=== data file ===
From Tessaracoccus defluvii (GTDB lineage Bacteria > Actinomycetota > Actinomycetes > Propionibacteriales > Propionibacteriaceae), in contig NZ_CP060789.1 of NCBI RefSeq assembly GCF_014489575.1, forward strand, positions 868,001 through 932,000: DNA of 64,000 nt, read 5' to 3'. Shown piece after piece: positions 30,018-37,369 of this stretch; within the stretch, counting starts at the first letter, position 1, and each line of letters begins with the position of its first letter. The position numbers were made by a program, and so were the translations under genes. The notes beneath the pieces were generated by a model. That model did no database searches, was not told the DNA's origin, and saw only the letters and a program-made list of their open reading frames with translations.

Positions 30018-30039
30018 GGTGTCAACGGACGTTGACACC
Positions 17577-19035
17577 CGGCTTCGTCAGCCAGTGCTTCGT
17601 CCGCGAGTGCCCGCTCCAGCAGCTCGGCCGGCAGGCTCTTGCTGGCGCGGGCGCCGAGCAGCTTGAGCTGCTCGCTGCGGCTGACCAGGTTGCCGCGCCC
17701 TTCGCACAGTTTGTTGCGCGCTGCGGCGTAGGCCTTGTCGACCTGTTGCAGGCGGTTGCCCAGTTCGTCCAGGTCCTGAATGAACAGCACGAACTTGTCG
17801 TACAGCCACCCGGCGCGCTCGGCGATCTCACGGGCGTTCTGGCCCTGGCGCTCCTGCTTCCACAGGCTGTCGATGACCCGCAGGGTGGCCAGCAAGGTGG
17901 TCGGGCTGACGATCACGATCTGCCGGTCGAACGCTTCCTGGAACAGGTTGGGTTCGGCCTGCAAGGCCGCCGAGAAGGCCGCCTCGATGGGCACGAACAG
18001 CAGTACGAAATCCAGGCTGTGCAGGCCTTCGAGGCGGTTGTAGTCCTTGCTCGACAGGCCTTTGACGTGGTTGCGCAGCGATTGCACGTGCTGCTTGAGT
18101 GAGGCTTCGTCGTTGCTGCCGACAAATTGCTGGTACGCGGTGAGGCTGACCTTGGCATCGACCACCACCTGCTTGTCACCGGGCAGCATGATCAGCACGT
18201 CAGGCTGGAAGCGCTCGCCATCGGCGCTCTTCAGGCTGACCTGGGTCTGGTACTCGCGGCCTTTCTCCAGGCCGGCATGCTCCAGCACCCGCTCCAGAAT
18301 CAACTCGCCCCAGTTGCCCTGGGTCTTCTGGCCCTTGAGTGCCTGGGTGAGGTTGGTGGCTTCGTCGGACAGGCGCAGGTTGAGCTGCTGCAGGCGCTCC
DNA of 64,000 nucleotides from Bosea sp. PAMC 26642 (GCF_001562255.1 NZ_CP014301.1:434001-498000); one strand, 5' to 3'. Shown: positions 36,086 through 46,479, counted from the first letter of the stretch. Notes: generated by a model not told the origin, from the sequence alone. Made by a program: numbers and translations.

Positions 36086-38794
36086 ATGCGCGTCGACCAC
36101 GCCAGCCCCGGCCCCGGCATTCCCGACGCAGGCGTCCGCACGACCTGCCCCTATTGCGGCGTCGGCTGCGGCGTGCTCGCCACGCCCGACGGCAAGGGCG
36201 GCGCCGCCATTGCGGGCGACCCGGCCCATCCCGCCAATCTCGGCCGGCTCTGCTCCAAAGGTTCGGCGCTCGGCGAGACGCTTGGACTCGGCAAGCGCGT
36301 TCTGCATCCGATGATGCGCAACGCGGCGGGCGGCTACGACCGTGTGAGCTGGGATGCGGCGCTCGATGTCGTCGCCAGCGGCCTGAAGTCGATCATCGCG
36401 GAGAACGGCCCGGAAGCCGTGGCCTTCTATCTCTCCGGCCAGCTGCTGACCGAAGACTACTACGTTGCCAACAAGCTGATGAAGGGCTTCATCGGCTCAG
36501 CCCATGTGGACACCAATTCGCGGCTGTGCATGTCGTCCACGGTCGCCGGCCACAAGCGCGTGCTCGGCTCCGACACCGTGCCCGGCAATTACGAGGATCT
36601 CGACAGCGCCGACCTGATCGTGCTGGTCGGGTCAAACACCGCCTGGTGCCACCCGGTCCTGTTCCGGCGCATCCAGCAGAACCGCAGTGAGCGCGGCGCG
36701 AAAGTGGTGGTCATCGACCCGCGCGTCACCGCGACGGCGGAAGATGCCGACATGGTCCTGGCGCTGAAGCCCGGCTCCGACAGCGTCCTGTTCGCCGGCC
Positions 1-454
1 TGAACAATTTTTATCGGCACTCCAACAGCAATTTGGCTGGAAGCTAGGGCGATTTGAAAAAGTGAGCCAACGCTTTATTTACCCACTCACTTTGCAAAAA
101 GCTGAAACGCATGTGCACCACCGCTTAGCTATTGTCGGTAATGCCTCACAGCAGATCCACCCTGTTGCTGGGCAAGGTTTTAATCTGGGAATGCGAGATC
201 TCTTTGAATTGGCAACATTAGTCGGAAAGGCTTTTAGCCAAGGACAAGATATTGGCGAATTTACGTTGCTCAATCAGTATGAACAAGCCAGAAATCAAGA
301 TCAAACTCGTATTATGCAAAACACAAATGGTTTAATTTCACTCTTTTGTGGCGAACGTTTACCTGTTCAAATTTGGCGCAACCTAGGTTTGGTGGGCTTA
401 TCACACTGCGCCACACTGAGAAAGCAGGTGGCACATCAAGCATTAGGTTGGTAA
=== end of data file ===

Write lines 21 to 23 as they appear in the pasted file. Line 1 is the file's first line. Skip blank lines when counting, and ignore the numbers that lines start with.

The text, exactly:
36501 CCCATGTGGACACCAATTCGCGGCTGTGCATGTCGTCCACGGTCGCCGGCCACAAGCGCGTGCTCGGCTCCGACACCGTGCCCGGCAATTACGAGGATCT
36601 CGACAGCGCCGACCTGATCGTGCTGGTCGGGTCAAACACCGCCTGGTGCCACCCGGTCCTGTTCCGGCGCATCCAGCAGAACCGCAGTGAGCGCGGCGCG
36701 AAAGTGGTGGTCATCGACCCGCGCGTCACCGCGACGGCGGAAGATGCCGACATGGTCCTGGCGCTGAAGCCCGGCTCCGACAGCGTCCTGTTCGCCGGCC